Publication Date




Embargo Period


Degree Type


Degree Name

Doctor of Philosophy (PHD)


Public Health Sciences (Medicine)

Date of Defense


First Committee Member

David J. Lee

Second Committee Member

Daniel J. Feaster

Third Committee Member

Erin Kobetz

Fourth Committee Member

Kevin A. Henry


The burden of cancer is a significant physical, psychological, and financial toll on individuals and populations. Cancer is more common in older populations, so advances in other areas of medicine will inevitably increase the numbers of cancer patients. The development of cancer is prolonged over years which makes it difficult to identify etiologic causes. And the treatment of the disease can also be quite protracted. In the case of advanced or aggressive disease, medical treatment is sometimes reduced to a series of clinical interventions that do little to change the timeline to mortality. Currently, our most effective tool in cancer control is prevention. Cancer risk, health behaviors, and medical care standards and access vary by geography. Epidemiologists can apply a spatial approach to epidemiology to see geographic patterns and test associations in the data based on geography in order to postulate about a community’s health, focus public health action, and choose suitable prevention interventions. The application of geographic information systems (GIS) and spatial analysis is a valuable tool for epidemiologists to address geographic discrepancies, which are often driven by race or social disparities in health. But relevant conclusions hinge on understanding the limitations of the data and the methods as well as the suitability of a spatial approach to epidemiologic research. The first part of this dissertation focuses on a specific application for cluster detection. This work indicates that clustering of disease with public health significance may be inadvertently missed if the analysis is conducted at only one scale. However, conducting spatial scan analysis at multiple scales often produces multiple, significant results that do not always overlap geographically. Until there is a practical tool to empirically assist in final result selection, manual visual assessment and local knowledge must be applied. The second part assesses the association between risk factors and the likelihood of a CRC cases being diagnosed in a cluster at high risk of late-stage at diagnosis. There was an unexpected association between area-based poverty and late-stage clustering with increasing poverty being less associated with late-stage at diagnosis cluster. This may be a “screening effect” driven by current cancer control efforts within the state which loosely correlates with state trends in CRC screening. The third part of this dissertation focuses on the data quality of cancer data and the impact on results. This work indicates that missing stage at diagnosis was spatially correlated, and that a common method of handling missing stage, removing those cases from analysis, may be the most biased method. And although misclassification of the sex code in registry data was not spatially correlated and, therefore, had limited influence on the results of spatial analysis, the impact of misclassified sex is dramatic on specific sites like male breast cancer. The theme of this dissertation is issues with application of geospatial techniques in cancer surveillance to address issues in cancer control. Relevant conclusions are that geospatial epidemiology demands a team science approach in order to adequately address software, methodological, and clinical issues that often are adapted from outside the traditional training of an epidemiologist. A geographic approach is a natural companion to population based research, but attention to data quality and relevance of results is required to make an important impact with these techniques.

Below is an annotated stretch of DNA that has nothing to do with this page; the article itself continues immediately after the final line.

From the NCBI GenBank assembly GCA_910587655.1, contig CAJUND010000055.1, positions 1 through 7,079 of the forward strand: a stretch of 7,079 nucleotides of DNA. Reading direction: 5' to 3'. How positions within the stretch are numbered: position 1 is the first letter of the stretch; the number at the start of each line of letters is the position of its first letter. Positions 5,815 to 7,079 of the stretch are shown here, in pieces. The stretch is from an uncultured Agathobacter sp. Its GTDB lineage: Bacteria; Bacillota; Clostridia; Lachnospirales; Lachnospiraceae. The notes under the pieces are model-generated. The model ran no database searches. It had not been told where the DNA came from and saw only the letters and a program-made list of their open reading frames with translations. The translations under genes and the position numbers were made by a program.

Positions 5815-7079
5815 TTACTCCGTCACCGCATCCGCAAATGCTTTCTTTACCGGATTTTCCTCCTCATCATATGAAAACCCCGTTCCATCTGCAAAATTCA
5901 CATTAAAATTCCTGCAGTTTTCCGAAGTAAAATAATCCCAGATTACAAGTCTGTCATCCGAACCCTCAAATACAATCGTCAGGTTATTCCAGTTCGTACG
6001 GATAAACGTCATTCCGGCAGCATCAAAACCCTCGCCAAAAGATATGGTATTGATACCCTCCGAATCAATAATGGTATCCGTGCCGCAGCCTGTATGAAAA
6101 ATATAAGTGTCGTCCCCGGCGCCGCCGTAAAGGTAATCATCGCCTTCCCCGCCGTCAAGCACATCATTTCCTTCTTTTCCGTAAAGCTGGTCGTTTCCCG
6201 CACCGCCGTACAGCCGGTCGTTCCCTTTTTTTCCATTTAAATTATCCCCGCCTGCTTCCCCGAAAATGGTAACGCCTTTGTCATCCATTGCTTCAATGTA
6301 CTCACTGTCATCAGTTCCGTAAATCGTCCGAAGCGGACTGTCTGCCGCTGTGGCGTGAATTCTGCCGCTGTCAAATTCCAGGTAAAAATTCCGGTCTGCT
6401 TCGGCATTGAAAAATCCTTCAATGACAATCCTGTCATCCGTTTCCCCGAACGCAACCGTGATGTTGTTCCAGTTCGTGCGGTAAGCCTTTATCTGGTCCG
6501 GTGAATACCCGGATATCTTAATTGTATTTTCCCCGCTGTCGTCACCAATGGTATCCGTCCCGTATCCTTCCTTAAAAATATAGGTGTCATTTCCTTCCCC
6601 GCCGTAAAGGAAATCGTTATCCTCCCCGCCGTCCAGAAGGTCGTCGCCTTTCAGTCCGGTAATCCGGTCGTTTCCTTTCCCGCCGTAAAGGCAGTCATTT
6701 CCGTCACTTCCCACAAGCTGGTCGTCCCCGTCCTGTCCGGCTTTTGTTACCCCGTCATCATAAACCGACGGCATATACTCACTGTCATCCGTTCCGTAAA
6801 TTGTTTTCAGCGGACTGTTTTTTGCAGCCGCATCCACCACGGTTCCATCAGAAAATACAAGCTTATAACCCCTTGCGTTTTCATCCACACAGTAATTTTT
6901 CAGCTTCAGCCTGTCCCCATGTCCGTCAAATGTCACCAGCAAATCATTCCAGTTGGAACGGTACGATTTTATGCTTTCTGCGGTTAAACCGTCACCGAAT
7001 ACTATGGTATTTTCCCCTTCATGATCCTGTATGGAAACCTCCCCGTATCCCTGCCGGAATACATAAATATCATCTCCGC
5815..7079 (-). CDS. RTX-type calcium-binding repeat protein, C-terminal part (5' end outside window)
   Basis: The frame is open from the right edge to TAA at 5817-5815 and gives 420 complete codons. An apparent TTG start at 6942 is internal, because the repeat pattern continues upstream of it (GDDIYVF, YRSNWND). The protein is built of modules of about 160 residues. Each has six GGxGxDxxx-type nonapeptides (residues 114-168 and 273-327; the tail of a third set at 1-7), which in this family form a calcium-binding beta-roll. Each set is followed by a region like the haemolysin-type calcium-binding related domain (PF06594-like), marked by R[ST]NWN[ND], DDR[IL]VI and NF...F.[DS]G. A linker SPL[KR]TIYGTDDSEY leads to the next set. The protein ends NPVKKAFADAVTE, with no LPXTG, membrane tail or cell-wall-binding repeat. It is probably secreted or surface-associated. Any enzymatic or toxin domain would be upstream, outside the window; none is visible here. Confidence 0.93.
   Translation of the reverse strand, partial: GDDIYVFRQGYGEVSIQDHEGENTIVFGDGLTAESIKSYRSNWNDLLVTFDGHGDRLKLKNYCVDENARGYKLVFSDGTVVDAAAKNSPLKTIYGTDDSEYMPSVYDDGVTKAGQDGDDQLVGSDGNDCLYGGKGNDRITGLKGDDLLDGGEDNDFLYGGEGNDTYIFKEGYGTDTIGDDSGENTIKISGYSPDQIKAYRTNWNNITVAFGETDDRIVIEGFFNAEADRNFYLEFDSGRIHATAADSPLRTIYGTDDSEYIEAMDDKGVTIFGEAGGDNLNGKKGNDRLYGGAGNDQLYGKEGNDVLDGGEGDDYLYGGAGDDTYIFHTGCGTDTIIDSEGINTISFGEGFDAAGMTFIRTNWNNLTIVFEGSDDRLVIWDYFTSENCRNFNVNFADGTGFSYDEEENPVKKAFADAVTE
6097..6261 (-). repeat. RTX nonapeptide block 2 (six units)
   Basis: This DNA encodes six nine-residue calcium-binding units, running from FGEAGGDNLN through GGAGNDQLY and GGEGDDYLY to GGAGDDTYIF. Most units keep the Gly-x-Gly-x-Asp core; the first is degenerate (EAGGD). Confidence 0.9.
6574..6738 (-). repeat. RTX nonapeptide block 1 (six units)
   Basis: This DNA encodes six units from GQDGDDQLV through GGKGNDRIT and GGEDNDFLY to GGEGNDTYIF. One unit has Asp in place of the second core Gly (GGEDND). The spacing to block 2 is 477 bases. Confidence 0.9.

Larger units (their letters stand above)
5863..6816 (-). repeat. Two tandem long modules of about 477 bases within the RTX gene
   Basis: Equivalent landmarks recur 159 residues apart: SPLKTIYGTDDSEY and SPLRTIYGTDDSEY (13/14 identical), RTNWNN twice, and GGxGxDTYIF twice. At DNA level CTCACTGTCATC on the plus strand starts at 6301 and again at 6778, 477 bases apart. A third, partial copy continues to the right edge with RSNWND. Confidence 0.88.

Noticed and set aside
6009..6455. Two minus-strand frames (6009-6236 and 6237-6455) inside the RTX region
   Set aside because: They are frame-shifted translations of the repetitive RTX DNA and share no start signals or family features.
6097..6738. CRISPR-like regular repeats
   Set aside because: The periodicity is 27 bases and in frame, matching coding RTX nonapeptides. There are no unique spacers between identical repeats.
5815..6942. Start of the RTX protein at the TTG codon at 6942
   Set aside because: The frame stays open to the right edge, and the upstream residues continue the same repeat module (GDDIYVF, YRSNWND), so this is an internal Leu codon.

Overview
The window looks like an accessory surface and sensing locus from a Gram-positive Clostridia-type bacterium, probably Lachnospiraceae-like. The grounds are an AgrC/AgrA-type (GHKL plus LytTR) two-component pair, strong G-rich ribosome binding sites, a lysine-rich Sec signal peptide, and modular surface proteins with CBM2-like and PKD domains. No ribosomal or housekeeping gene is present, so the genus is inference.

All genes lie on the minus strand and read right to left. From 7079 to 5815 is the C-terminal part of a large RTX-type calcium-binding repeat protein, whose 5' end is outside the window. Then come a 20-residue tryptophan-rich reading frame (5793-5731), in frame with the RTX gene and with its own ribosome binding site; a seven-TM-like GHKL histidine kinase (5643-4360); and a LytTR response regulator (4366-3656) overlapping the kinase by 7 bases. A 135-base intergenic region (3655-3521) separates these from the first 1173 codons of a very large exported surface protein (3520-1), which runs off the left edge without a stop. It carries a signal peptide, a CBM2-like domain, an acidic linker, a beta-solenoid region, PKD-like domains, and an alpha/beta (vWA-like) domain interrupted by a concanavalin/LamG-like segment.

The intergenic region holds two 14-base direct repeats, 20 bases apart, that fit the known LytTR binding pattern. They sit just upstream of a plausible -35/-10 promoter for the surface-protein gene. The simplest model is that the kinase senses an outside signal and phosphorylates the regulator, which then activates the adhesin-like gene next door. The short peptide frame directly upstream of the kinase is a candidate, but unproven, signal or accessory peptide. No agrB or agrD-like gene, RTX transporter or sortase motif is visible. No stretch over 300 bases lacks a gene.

cancer surveillance, cluster detection, geospatial epidemiology, GIS, colorectal cancer, breast cancer,